In New York, a young college student wakes up to get ready for work. He lives on campus, but his job is in another borough. Leaving his dorm, he walks a couple of blocks down to the subway to take metro. During his commute to work, he spends most of his time walking and riding the train. Earphones, in his ear, he listens to an assortment of rap songs with hard drums, samples, and airy beats that give leeway for the emcee on the song to speak to him. During his long commute, he wants to listen to every detail.
In Texas, a group of guys are getting ready to go out for the night. One of the hot spots around town is a local club where most of the fun happens outside in the parking lot. Groups of people ride slow, cruising the parking lot like an amateur car show is taking place. The prowess of the ride, from the rims, to the sound, is what’s on full display. The group of guys gather in an old Caprice that looks like it was made in 2011, but was actually made in 1987. As they make the commute from the freeway to the club, they listen to an assortment of raps songs with 808 kick drums, soulful samples that sound like 70’s band covers, heavy bass, and catchy melodies for the songs’ choruses. The sound is the soundtrack for the night.
In California, a group of guys are riding around. The California weather is just perfect enough for the driver to let the top back on his Impala. Riding past palm trees, shops, and pretty women, the prowess of the ride is what’s on full display. Blasting from the stereo is an assortment of rap songs with funk samples, heavy bass, and catchy melodies. The music is aggressive, yet laidback.
What am I getting at?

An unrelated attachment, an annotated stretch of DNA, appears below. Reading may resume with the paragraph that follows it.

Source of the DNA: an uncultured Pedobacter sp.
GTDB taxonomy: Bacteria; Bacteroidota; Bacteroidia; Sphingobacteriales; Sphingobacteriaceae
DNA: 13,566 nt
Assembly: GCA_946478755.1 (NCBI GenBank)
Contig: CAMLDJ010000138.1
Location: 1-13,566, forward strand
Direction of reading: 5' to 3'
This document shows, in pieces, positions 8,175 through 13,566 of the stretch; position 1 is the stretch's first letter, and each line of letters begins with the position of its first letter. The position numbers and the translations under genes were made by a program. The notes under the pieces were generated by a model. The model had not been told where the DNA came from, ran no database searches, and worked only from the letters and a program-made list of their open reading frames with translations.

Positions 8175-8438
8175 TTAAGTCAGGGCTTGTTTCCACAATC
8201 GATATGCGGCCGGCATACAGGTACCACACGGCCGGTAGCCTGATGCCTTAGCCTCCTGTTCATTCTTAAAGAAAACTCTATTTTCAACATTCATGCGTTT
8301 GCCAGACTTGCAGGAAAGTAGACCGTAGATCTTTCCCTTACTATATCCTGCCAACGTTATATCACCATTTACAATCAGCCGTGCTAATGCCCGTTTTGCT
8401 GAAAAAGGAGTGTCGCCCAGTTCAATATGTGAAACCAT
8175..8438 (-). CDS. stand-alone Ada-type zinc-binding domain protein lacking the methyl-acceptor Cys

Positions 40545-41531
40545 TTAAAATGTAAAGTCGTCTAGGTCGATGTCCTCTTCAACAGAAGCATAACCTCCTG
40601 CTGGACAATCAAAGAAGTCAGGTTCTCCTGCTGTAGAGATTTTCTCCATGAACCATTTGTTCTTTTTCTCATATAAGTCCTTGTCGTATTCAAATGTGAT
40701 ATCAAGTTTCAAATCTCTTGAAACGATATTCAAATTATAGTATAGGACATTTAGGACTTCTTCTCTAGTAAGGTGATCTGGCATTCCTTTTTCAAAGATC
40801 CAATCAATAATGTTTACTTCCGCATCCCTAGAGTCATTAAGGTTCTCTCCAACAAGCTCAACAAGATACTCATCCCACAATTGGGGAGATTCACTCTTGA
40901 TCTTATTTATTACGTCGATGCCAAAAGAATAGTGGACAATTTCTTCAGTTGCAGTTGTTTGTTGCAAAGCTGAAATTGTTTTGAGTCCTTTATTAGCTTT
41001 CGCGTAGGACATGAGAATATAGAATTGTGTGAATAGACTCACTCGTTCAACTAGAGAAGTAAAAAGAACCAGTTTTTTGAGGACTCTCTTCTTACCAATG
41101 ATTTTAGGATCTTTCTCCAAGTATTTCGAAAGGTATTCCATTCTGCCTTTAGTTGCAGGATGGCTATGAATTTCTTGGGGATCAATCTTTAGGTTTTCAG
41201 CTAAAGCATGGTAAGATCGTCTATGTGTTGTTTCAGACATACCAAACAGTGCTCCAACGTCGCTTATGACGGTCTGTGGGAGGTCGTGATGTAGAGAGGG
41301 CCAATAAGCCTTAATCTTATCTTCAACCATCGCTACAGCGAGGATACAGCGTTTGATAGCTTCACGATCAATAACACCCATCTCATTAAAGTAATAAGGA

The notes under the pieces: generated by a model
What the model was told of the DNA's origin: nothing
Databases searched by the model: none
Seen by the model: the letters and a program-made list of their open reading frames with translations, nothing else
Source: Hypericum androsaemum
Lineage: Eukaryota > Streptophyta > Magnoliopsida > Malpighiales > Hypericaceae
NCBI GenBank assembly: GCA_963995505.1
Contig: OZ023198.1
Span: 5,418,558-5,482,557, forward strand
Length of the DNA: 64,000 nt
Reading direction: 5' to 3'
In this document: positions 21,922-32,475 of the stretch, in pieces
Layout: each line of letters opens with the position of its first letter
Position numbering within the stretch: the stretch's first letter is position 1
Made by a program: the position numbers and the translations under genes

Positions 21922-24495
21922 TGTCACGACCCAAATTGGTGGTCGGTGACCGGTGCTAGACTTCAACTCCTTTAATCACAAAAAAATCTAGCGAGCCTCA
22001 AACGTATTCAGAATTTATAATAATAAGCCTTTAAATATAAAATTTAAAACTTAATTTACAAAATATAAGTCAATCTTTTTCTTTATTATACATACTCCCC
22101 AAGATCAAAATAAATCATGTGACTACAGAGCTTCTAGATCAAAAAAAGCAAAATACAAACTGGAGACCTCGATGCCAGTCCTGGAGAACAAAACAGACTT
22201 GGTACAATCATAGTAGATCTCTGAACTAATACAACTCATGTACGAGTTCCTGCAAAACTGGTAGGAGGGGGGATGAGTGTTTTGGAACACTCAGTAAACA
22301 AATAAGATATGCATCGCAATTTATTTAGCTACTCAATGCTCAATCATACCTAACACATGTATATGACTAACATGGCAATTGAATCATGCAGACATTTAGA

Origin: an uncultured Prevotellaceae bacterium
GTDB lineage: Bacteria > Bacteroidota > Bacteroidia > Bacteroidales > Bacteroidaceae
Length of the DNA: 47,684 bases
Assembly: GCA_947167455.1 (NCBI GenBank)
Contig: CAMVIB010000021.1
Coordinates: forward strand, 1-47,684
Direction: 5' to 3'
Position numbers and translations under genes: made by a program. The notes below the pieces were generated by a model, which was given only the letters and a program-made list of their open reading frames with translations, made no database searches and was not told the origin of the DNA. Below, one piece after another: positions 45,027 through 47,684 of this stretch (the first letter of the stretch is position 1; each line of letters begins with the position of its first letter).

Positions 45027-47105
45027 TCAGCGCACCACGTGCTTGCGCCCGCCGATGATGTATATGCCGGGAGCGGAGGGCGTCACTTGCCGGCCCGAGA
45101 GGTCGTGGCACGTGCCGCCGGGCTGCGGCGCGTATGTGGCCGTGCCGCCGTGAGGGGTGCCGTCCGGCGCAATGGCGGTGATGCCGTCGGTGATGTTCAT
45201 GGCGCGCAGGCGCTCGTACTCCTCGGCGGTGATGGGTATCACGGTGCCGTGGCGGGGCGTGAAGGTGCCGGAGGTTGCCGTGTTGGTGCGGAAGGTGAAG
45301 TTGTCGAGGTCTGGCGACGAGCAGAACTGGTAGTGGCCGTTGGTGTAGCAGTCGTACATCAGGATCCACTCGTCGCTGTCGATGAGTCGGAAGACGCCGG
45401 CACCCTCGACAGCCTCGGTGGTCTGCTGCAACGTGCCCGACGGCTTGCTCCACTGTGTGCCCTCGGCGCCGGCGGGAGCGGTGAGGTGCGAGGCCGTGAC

The culture of a region dictates the type of hip hop that is popular in that region.
As far as hip hop goes, not one coast or region is necessarily better. Good music is good music. But maybe the cultures of our regions influence the taste for that region. On the East Coast, people don’t spend as much time in their cars. Everything is always on the move. When things finally do slow down, then it’s a time to take in everything around you, including the music. In the South, we spend most of our time in our cars. It’s one of the reasons why Southern music and West Coast music have such similar sounds. Both of our cultures are laidback. ]
This doesn’t mean that Southerners prefer beats over lyrics, or that East Coast listeners need everything to be deep. It doesn’t mean that West Coast listeners have a particular preference. I’m of the mindset, “To each his own.”
I just know that when I’m on my way to kick it, I want to listen to something with heavy bass, an 808 drum with a kick harder than Habanero, a hook that sets the mood for the debauchery I’m about to get into, with misogynistic lyrics that aren’t outright vulgar, but poetically intertwined with the music in such a way that it’s tastefully vulgar.
And I want you to hear it from a block away.
How do you like the majority of your music? Do you prefer catchy or deep lyrics? Do you prefer wittiness or something that draws emotion?